In this space, I often talk about novels that are being adapted as television and movie projects, but there is another format that is a fountain of source material for television shows and films: graphic novels. 

Graphic novels are often dismissed as "children's comic books." Anyone who believes that is sadly misinformed. Graphic novels can be just as deep and meaningful as prose novels. Both tell a story, it's just the storytelling medium that's different.

And speaking of different storytelling mediums, here's a batch of graphic novels that may soon find their way to the visual mediums of television and film.

Locke & Key by Joe Hill and Gabriel Rodriguez

First up is Locke & Key, a dark, epic fantasy series written by Joe Hill and illustrated by Gabriel Rodriguez. You may know Joe Hill's name from his bizarre horror novels Heart Shaped Box, Horns (adapted into a 2014 film starring Daniel Radcliffe), and NOS4A2. Locke & Key is no less bizarre. The story revolves around a house that contains magical keys that give people a variety of powers and abilities. The house is the ancestral home of three siblings, who move into the house after the gruesome death of their father. Unbeknownst to the siblings, the keys are also sought after by an underhanded demon. (Is there any other kind?)

Universal Studios is adapting Locke & Key, and proLuciferducers Alex Kurtzman, Roberto Orci, Bobby Cohen, and Ted Adams (from IDQ publishing, who publishes the graphic novels) have hired Albert Torres (Henry Poole) to write the screenplay. Hopefully, this production will take off since Locke & Key is widely lauded as one of the best graphic novel series around. A previous attempt at launching this by Fox TV never materialized, but since volumes of Locke & Key have been New York Times bestsellers, it's being given another chance.

Lucifer by Mike Carey, Scott Hampton, and Peter Gross

Last year, I talked about the adaptation of Neil Gaiman's Sandman graphic novel series. That particular universe continued on past the original graphic novel. Case in point: writer Mike Carey wrote a Sandman spinoff called Lucifer, based on a supporting character from the Sandman series. Lucifer is the disillusioned and bored Lord of Hell, who resigns from the throne, abandons his kingdom, and moves to Los Angeles where he opens an exclusive piano bar called Lux with the assistance of his female consort, Mazikeen. Lucifer, who is portrayed as a gentleman-devil (one whose look was modeled after singer David Bowie), wrestles with themes of free will versus destiny.

Lucifer is on track to be adapted by Warner Bros TV. Tom Kapinos (the writer and producer of the Californication series) will executive produce and write the television adaptation of the Lucifer series. This adaptation of the DC Comics/HanselGretelVertigo graphic novel helps round out the line of already-in-production DC Comics/Vertigo properties like Arrow, Gotham, The Flash, and Constantine. No stars are attached to the Lucifer project as yet. My guess is that, unfortunately, David Bowie might be too old for the target demographic. Too bad, because he would have rocked it.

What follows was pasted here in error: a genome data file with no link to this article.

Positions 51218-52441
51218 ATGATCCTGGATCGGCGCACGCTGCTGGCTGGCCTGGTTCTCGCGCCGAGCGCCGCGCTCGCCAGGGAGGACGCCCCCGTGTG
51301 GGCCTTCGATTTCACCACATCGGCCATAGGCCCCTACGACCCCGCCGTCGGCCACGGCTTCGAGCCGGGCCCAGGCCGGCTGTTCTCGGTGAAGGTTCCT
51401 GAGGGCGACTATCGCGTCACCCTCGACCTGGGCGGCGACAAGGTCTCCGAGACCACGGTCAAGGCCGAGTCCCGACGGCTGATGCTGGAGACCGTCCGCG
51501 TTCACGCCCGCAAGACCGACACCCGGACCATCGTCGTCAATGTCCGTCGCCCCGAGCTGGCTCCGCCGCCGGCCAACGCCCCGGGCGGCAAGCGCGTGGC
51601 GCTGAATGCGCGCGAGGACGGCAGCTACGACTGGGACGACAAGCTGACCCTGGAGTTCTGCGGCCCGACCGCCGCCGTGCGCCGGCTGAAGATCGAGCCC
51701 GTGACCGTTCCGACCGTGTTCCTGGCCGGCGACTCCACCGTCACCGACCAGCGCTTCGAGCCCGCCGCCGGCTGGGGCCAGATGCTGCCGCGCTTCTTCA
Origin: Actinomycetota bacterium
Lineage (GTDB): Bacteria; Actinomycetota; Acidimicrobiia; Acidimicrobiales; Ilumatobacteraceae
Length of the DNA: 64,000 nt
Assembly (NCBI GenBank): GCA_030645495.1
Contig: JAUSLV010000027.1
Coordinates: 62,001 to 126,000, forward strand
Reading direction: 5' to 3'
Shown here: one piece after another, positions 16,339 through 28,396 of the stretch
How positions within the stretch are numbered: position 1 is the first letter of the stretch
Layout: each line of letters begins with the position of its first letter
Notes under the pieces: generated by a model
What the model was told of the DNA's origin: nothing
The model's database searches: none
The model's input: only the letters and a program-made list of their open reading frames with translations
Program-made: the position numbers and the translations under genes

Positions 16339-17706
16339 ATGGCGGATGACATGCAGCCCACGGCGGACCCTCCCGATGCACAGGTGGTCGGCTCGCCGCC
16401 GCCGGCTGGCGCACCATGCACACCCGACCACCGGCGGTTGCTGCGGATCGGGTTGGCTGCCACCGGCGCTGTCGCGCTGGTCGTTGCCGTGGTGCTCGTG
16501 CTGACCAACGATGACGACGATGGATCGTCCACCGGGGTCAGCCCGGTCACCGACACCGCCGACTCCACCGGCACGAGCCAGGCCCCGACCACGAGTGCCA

Hansel and Gretel by Neil Gaiman and Lorenzo Mattotti

Speaking of Neil Gaiman, Hollywood isn't quite done with him yet. Last year, Gaiman wrote a graphic novel adaptation of the Brothers Grimm fairy tale Hansel and Gretel. We all know the story, right? It's about a brother and sister who encounter a fiendish witch (Is there any other kind?) deep in the forest, who threatens to cook them for dinner. The story takes on a whole new beauty and magic when told through Gaiman's enchanting prose and accompanied by Lorenzo Mattotti's dark and eerie charcoal illustrations. (The illustrations were inspired by the Metropolitan Opera production of Engelbert Humperdinck's 1893 opera Hänsel und Gretel.)

Producer Juliet Blake (The Hundred-Foot Journey and the Farscape TV series) has purchased the film adaptation rights to the graphic novel version of Hansel and Gretel. It's being planned as a live-action film, not an animated version. Time will tell if turns out better than the 2013 film Hansel & Gretel: Witch Hunters, which starred Jeremy Renner and Gemma Arterton. But chances are good that it will be.

 Dark Matter by Joseph Mallozzi, Paul Mullie, and Garry Brown

Joseph Mallozzi DarkMatterand Paul Mullie made names for themselves in Hollywood as producers for the television series Stargate SG-1 (a television adaptation of the 1994 film which starred Kurt Russell and James Spader), Stargate: Atlantis, Stargate: Continuum and Stargate Universe. In 2012, the writing team plied their craft in the world of graphic novels with the Dark Matter series(with illustrator Garry Brown). Dark Matter revolves around six people (three men, two women, and a young boy) who wake up in a spacecraft with no memory of their past. The craft they are on arrives at a mining colony, where they befriend the locals and they inform them that a team of mercenaries is being sent by the controlling corporation to wipe out the colonists. The news fractures the new arrivals and reveals their true loyalties.

Since Dark Matter was originally conceived as a television show, it makes sense that it be adapted for television. That's exactly what the SyFy channel is planning to do with 13 one-hour episodes. Mallozzi and Mullie will act as both writers and executive producers for the series, which will air sometime later this year. The ensemble cast includes Melissa O’Neil (Les Miserables), Marc Bendavid (Bitten), Anthony Lemke (White House Down), Alex Mallari Jr. (RoboCop), Jodelle Ferland (Twilight), Roger Cross (The Strain) and Zoie Palmer (Lost Girl).

John DeNardo is the editor of SF Signal, the Hugo Award-winning group science-fiction and fantasy blog featuring news, reviews and interviews. You can follow him on Twitter as @sfsignal